Forgive me for butting in to your conversation with Fr. Michael. I am curious as to what you consider “the Church?” You mention “2000 years of history” with “Pastors, Bishops, Popes” and you mention encountering a modern service that is like a “rock concert.” It sounds like you are describing modern Christendom (largely as it manifests here in the West and in the U.S.) comprising mainly Catholicism and Protestantism, with Orthodoxy perhaps serving only as an example for you of what is “antiquated and bizarre” in our services? Please correct me if I’m misreading here. It’s hard enough navigating all the ups and downs of Eastern Orthodox history and her various contemporary institutions (which is the subject of Fr. Michael’s post), but trying to find your way through the maze of a “Church” (in the modern view of some) that is Protestant, Catholic and all manner of Orthodox (some not in communion with each other) is truly an impossible task! If this is how you are thinking, no wonder you are so confused, distrustful and discouraged.

      If I am reading you correctly, and you are finding the writings of some Orthodox Priest bloggers helpful, I believe you should find a local Orthodox parish or monastery if you can that uses the local language–here in North America, English–and try to find a sympathetic Priest or monk or nun with whom you can open your heart and ask questions. You need a kind spiritual father or mother it seems to me to help guide you through this maze. Lacking that opportunity, you might find reading some contemporary Orthodox Saints helpful (as I have). I would recommend perhaps “Precious Vessels of the Holy Spirit” published by Protecting Veil Press, “Wounded by Love” by Elder (now Saint) Porphyrios of Athens, and “Everyday Saints” published by Conciliar Press. My local public library does interlibrary loan, and I have used that many times when I have not wanted to purchase a book–perhaps that would be a possibility for you as well. Perhaps there are even Orthodox books available in your first language, which would be even more accessible for you. The books I mention are part of my permanent library because I find I return to them frequently for encouragement.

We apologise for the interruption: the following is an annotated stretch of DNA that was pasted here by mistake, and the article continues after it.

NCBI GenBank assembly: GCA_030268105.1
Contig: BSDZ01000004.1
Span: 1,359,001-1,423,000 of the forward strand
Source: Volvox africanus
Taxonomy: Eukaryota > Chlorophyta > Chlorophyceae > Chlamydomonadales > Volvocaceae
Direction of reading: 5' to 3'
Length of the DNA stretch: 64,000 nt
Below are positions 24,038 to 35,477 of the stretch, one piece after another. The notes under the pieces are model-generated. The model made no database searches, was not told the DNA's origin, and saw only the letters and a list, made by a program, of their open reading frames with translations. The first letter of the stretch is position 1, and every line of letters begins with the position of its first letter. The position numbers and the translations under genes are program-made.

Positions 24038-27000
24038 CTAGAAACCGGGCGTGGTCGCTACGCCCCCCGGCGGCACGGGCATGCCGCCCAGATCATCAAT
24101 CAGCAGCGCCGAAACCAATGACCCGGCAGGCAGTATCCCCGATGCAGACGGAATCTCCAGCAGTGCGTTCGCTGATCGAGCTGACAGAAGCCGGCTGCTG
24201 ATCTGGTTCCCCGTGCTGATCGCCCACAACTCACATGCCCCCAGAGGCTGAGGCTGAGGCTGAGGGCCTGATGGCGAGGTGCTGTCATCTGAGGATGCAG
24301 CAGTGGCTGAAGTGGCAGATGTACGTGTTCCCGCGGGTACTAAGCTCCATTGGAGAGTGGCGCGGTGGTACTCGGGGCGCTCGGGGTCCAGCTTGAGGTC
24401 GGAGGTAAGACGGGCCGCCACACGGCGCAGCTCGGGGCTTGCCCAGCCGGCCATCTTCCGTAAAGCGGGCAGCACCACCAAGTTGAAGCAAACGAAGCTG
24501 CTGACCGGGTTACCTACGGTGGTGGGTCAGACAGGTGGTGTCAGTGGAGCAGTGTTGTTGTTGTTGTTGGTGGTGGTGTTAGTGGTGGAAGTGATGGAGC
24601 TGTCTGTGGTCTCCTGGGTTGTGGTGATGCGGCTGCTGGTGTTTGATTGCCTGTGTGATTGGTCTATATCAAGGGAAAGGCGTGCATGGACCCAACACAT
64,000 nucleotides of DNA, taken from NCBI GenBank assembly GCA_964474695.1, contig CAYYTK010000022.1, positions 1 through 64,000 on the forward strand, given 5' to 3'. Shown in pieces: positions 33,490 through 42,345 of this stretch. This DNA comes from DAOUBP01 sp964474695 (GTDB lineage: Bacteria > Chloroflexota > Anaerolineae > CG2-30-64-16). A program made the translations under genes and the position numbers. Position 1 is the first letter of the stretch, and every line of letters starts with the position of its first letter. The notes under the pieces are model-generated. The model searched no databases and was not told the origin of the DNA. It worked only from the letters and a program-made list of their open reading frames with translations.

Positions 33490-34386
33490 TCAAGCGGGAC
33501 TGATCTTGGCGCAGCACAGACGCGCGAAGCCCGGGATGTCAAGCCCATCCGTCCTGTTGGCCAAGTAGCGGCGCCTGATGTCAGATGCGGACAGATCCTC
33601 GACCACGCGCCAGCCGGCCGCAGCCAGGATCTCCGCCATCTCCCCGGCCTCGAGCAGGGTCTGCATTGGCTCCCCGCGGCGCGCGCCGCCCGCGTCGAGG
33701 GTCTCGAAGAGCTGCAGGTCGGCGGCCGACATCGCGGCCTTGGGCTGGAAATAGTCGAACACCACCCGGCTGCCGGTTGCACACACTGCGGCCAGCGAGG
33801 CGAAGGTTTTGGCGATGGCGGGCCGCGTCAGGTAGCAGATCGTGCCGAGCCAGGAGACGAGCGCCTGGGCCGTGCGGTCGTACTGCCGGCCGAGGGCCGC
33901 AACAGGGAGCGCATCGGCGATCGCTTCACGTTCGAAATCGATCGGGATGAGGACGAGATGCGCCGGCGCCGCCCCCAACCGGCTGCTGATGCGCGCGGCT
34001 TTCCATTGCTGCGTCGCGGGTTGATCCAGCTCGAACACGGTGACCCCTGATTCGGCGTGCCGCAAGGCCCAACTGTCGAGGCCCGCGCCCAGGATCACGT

God bless you as you seek true communion with our loving Lord! I hope my suggestions will be helpful, but if not, please forgive my forwardness and accept my good wishes!

      1. Thank you Karen, I acknowledge your sincere intentions. You are right, I do need some help guiding me thru this crazy American Church Jungle. I will take your advise. Your good wishes are accepted. Love and Peace.

      2. Karen, just want to let you know that I meant following up on your advice and ordered 2 of the books from Amazon.com. Looking forward to reading them and again thank you for having the courage to get involved. Blessings and best wishes to you too.

  6. Thank you for your paragraph about the lamenting group of parishioners. I found it both encouraging and humbling.

  7. You make some excellent points, but the issues are SO IMPORTANT that it is imperative they get on the same page before moving forward. I think that’s possible. – Success in Crete would have resulted in the schism of all schisms, which would have been a tragedy. I think the Holy Spirit WAS at work and prevented this.

    1. Like many of the Councils of the past, conversation and debate are necessary for the mind of the Church to become evident. The format of this council, unfortunately, forbade genuine debate.